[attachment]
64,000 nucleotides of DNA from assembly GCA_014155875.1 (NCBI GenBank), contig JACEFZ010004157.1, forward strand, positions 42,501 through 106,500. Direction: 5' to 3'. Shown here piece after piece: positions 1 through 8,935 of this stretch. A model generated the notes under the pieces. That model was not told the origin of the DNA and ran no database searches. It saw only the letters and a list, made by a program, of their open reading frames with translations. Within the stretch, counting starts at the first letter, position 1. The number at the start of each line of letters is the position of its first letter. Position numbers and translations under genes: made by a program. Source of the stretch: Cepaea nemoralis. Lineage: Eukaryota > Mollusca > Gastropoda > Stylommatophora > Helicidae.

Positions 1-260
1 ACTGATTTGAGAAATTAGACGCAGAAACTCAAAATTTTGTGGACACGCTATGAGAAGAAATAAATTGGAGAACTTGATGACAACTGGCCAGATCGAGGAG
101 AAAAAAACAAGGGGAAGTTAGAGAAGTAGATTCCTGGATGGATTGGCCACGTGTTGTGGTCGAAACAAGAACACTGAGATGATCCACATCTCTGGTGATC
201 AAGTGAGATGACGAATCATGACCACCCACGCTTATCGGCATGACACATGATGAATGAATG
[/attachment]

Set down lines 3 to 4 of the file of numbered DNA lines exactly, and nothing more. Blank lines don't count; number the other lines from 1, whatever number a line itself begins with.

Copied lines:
1 ACTGATTTGAGAAATTAGACGCAGAAACTCAAAATTTTGTGGACACGCTATGAGAAGAAATAAATTGGAGAACTTGATGACAACTGGCCAGATCGAGGAG
101 AAAAAAACAAGGGGAAGTTAGAGAAGTAGATTCCTGGATGGATTGGCCACGTGTTGTGGTCGAAACAAGAACACTGAGATGATCCACATCTCTGGTGATC